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Categorized: Agriculture & Food|

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  • http://www.foodethicscouncil.org Tom MacMillan

    Thanks – interesting article. Water scarcity is indeed a huge problem and agriculture a big part of it. To clarify, the Food Ethics Council recommended that if products were to be labelled with water information, that should relate to stewardship practices rather than simply to the water footprint (how many litres it took to make a kilo of the product). That is because whether a high water footprint is a big deal depends on lots of issues, including whether a product is being grown in a wet or a dry place. Hope that helps!

  • http://www.TigerGreen.co.uk Alison Tottenham

    I am glad that this topic is now being ‘aired’. However, there is one thing that I would like to ask, and one thing that I would like to add for consideration.
    For comparison with the information given. Does anyone know how much water it takes to grow a kilogram of lentils, chickpeas, or soya beans or any of the other pulses?

    To the water used for using crops such as pulses and cereals for a protein-rich food, one must remember to add the amount of water used in order to cook them. This does need to be added to the figures if one is to be able to compare them with the water cost of meat production, since meat comes with its own water/blood/juice!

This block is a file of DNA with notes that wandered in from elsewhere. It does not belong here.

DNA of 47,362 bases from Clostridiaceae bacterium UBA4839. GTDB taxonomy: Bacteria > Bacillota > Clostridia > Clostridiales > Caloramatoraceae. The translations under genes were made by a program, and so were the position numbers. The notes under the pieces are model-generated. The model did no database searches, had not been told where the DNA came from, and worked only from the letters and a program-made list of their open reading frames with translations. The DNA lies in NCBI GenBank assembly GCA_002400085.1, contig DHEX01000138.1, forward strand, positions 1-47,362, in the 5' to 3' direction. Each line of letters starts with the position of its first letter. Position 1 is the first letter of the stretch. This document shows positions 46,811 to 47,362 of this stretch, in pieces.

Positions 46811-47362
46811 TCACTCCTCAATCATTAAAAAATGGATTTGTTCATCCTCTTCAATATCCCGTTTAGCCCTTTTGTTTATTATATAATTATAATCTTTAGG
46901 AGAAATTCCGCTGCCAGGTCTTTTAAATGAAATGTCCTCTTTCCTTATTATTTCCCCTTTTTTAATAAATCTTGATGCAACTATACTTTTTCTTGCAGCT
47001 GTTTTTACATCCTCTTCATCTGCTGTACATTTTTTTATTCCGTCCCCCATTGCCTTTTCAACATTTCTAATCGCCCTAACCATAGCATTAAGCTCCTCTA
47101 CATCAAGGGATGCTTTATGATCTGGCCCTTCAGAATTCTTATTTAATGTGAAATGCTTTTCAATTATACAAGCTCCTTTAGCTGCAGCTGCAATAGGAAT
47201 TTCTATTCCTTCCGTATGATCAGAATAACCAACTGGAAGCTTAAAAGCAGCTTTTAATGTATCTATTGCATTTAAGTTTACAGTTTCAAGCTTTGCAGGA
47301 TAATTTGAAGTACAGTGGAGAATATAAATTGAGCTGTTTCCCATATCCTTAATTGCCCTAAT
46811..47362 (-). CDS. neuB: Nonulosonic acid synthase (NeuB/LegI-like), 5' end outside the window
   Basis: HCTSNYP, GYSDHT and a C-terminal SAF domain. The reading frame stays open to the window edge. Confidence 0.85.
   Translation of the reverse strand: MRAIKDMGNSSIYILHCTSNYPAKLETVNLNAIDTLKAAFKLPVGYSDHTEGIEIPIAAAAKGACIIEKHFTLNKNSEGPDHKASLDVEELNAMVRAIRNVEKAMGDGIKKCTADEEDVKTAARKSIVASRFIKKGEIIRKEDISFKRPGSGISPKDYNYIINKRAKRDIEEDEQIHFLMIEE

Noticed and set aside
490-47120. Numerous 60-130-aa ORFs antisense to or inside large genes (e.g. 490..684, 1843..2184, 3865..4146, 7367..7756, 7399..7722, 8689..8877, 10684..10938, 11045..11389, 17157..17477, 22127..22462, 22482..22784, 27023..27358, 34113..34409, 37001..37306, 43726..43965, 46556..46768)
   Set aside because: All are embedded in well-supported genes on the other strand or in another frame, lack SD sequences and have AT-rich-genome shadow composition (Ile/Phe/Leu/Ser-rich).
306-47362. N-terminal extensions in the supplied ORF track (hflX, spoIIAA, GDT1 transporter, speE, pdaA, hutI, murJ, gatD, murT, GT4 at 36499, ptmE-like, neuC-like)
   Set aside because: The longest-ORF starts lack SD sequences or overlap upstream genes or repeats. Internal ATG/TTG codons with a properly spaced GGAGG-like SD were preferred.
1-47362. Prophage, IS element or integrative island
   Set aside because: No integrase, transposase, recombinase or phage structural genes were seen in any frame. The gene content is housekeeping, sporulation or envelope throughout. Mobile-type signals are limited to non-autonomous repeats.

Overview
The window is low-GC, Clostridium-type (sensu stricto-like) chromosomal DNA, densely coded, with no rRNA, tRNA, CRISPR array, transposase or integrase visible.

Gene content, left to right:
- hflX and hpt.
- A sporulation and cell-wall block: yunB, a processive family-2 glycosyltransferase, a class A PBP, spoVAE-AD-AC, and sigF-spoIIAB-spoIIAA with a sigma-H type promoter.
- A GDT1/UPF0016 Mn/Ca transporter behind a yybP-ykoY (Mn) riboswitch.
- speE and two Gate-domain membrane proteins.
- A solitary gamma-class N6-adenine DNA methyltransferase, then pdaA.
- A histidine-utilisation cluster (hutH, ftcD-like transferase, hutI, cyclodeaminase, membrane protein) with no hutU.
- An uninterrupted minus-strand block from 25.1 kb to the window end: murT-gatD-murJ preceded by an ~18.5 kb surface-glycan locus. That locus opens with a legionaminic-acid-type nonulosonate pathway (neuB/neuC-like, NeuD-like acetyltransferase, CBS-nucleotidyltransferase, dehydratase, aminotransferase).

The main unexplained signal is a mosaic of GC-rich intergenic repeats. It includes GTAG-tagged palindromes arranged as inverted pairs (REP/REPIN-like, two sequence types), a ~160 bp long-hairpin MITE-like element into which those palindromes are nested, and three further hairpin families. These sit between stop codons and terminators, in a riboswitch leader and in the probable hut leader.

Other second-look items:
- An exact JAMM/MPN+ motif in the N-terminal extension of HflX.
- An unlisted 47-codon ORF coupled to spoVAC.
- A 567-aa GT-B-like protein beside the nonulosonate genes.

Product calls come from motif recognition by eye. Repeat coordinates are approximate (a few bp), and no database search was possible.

Certainly, our huge world population is putting a strain on the water resources. However, I suspect that the waste in the so-called 3rd world countries is a lot less than in Europe and USA. I suggest that this difference comes about from the way in which so many of us rely on value added foods, and on being able to go into a supermarket and buy whatever frest food we want, when we take a fancy to it! This means that shelves are always over stocked, leading in part at least to the huge amount of wasted food. Perhaps we have to learn how to reduce our population to a sustainable level and with it our production potential.

    We also have to be aware that as we all actually reduce the water we use, so the water companies put up the price of water supplied to our homes. This does not encourage people to use less!

  • http://www.TigerGreen.co.uk Alison Tottenham

    Reading some of the other articles on this topic, that do not provide space for comment, the following occurs to me.

    Much of the water used by plants is used during the process of Transpiration and is thus simply moved from soil to the atmosphere. Hence it is put straight back into circulation and will fall again as rain, dew etc. in the near future; or remain as clouds either reflecting the sunlight back towards space or acting as a GHG by absorbing the IR radiations. So, although this water is essential for the growth of the crop, it is, like the washing of yards and equipment, not actually removed from the local water cycle – though it may have come in from a river or been piped from a reservoir. Whereas the water in the vegetable produce, and indeed in the meat and milk, is often far removed from its source before being returned to the natural water cycle.